Imaginative Play and Possibility
There is an air of enormous possibility that surrounds the fairy village at our school. According to Tracy Kane, the author of a number of wonderful fairy house books including the laminated, weatherproof one we keep in our classroom, it is the “allure of nature’s enchantment” that can “spark our creativity and nourish our imaginations.” Students comb the grounds looking for signs that the fairies have been there; a displaced shell or a previously undiscovered stone is often enough to send them into a frenzy of discussion and activity: “The fairies came! The fairies came!” reverberates throughout the classroom until the students are all drawn up to the village. They gather together, positively vibrating with excitement, and get right to work assigning tasks: “Okay, Colin and I are going to make more things for the fairies. Charley, do you want to write the letter to them? Who can help Mason dig the hole for the ocean? Let’s see, oh look—that’s a great stick to use! It’s a great stick, the fairies will love it.
I believe the simple joy derived from magical experiences can be traced to the idea that anything is possible. From the perspective of the children, there is a sense that if tiny creatures might arrive and use their magic to effect change on the world, then who knows what other surprises each day has in store? Children want to believe because the act of believing itself is exciting; it offers enormous opportunity for learning and play.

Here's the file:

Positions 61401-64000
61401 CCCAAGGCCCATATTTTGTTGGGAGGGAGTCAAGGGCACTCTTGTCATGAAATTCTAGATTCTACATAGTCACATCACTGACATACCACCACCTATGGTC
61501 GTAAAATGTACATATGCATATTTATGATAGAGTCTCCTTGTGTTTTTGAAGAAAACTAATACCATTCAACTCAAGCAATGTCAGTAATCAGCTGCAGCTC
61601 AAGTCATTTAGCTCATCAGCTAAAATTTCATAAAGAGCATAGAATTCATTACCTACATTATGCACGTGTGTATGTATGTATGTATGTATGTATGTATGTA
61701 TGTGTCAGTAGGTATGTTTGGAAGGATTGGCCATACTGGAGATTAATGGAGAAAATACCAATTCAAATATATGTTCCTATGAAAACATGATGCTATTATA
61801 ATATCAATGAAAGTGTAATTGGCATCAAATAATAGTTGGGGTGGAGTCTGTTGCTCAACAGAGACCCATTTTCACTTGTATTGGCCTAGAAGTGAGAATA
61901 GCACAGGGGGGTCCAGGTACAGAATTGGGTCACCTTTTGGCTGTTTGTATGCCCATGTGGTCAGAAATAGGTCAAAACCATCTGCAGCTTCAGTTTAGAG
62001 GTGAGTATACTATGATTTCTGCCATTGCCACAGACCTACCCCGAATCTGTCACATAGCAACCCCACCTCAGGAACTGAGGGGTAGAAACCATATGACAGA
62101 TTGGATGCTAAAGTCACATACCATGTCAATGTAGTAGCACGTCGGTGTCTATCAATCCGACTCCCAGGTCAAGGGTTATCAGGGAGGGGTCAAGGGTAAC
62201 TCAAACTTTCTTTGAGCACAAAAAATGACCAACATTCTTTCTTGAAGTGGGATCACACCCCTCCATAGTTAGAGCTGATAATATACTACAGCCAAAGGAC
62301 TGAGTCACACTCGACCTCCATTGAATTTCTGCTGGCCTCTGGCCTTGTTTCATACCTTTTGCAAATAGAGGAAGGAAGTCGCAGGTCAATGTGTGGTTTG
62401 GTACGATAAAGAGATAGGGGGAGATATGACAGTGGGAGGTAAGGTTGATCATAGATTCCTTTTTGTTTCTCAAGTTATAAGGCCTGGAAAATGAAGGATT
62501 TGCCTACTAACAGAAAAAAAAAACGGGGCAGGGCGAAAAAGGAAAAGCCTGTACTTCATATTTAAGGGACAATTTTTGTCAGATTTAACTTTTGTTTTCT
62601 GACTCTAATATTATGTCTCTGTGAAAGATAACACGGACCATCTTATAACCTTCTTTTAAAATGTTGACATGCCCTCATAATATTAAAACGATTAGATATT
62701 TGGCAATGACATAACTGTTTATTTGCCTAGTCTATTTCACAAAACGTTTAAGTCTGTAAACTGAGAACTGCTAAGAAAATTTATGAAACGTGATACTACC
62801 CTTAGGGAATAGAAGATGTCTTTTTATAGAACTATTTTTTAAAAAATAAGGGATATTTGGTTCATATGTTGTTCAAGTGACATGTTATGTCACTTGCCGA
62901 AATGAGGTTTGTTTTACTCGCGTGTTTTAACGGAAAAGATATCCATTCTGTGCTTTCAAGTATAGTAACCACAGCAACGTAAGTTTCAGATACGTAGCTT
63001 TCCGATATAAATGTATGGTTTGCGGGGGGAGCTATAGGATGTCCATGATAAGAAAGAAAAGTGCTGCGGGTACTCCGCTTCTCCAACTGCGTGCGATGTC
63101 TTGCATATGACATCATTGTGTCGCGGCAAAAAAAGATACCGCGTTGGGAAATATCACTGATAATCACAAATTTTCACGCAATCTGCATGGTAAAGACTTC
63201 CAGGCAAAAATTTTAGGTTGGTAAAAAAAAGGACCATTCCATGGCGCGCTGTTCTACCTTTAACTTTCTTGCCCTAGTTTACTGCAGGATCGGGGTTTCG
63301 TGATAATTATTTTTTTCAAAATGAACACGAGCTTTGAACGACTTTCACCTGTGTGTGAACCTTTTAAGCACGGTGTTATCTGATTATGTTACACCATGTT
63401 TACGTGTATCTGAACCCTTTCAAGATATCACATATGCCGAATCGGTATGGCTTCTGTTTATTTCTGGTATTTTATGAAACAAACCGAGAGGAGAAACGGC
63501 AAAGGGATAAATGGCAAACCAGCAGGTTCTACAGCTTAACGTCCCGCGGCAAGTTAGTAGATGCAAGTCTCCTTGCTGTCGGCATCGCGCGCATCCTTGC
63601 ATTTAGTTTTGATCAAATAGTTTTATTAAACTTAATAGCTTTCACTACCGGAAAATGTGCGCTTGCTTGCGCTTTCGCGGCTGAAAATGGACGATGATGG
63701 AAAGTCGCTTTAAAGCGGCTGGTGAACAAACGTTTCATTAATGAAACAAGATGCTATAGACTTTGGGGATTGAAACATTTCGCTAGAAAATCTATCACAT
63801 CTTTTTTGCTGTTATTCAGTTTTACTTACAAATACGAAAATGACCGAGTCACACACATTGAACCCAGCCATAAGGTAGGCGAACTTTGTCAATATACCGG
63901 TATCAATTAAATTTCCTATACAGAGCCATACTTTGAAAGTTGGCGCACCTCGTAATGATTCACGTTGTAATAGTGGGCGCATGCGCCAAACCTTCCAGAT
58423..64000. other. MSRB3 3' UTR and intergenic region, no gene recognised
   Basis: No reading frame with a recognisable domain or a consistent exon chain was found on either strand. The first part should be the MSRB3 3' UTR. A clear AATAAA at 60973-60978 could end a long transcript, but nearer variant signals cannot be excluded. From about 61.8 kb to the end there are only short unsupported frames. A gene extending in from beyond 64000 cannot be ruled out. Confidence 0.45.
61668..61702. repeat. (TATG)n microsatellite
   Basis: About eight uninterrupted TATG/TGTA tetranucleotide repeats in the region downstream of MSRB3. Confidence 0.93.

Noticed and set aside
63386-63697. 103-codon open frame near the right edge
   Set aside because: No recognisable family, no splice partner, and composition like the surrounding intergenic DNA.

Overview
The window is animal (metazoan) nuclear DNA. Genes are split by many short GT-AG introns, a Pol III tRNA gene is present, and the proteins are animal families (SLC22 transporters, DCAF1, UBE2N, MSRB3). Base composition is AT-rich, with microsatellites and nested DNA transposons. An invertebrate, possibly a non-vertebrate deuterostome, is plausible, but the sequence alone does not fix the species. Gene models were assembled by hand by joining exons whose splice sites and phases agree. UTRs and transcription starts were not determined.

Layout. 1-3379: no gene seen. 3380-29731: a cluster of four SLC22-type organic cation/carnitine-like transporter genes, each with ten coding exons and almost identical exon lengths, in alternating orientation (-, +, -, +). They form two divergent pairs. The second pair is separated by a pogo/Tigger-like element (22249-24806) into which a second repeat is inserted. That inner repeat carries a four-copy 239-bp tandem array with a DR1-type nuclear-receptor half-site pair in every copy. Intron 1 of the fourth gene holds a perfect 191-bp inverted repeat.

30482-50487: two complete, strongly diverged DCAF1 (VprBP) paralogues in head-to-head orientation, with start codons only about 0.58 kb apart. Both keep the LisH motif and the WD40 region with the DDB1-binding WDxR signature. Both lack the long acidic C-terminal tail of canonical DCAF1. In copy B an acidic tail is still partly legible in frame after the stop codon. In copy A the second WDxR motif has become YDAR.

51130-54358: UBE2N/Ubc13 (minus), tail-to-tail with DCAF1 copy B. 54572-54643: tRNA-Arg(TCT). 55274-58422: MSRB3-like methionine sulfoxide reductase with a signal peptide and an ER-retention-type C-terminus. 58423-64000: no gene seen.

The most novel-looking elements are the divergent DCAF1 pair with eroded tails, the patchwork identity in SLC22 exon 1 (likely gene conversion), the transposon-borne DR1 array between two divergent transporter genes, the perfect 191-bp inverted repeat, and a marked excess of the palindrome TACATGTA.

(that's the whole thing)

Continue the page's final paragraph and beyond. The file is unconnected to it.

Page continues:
But whether or not the children believe in fairies is often unimportant. Once they have encountered something that is potentially magical, the role the students embody in their imaginative play becomes that of an individual who believes in fairies and is attending to their happiness. Discussions about the existence of fairies can wait for another time, because the game is afoot.
The Child’s Domain: Self-Directed Skill Building
So much of the world is off-limits to children, but the fairy village is their domain. Annie Quest, a social pragmatics teacher who spent years running fairy camps in the green mountains of Vermont, explained the attraction for her as a child: “I felt small, [and] fairies are small, but they’re very powerful. They’re much tinier than people, but they can turn anything in nature into things that are useful for themselves.” In some ways, the most magical element of the fairy village is its ability to give children the sort of control over a whole world that they so often struggle to achieve in their own lives. In the land of fairies, only the children decide when it is bedtime.